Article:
Not my favorite, but still very good!








Next up is Play with Fire, and I am making an effort to delay ordering it.  I can feel myself weakening, however.  


19 comments:

  1. You're flying through this series! These books must be good. :)

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    1. They are good, and I like the characters immensely!

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  2. Oh boy, you are really on a roll here. I read a couple of her earliest books and liked them. Need to try a few more sometime.

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    1. I like learning while trying to solve the cases. :)

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  3. Sounds like a great series since you're reading them back to back. Will have to check out this series. :)

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    1. It is also nice that I don't have to wait a year or more between books. :)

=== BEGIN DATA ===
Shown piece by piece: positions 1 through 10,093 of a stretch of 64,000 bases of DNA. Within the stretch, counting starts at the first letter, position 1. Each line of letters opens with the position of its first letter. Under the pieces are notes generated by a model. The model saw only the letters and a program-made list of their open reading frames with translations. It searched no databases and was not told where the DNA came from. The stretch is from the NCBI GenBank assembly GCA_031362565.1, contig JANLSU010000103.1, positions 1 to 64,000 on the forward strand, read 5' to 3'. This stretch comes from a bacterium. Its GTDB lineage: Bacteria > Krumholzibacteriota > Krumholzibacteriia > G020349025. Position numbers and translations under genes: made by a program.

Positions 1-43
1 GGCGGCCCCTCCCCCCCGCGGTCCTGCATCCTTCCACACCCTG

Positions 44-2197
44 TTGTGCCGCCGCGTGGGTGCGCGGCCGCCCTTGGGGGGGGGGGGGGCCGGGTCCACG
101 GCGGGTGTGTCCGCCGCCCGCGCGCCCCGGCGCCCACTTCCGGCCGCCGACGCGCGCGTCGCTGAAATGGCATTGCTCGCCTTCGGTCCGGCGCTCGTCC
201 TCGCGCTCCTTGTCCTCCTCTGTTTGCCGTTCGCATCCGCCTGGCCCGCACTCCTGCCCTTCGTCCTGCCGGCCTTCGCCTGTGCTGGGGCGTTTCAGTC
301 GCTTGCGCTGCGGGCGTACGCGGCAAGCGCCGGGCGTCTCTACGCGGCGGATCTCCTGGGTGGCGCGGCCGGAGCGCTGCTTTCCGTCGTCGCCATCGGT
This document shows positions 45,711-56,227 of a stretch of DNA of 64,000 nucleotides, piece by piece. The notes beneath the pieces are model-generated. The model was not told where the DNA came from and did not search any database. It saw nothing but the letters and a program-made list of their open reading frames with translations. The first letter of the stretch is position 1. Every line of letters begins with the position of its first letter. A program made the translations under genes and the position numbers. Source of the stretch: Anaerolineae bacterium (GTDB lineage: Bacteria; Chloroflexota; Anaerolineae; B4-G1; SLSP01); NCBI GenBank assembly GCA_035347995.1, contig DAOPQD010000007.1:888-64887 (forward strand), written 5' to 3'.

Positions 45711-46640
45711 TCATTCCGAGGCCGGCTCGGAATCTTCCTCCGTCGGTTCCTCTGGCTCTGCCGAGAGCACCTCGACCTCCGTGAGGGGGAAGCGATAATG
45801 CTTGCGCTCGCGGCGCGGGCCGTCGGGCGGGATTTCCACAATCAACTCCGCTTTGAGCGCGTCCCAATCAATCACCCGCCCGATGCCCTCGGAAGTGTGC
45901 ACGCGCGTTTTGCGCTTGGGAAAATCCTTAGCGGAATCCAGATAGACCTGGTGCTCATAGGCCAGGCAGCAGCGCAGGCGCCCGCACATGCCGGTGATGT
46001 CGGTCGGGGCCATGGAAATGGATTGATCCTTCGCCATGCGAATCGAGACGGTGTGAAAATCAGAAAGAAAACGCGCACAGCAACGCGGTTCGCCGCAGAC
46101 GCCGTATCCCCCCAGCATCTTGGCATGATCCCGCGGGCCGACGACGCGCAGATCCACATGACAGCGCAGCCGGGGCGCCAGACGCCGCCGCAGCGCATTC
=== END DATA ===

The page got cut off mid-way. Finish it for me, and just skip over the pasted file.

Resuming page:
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  4. These books sound so good! It's nice finding a series you can't get enough of. :)

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    1. It is nice to find a series that involves you and makes you want to read the next one quickly!

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  5. I like a story where the setting/extreme weather is a primary "character" and I wonder why I never read this series. I've seen her books at the library and the thrift shop so I think I'll give her a try soon. If I can't get the beginning book of the series, do you think it would still be enjoyable to jump in a newer title?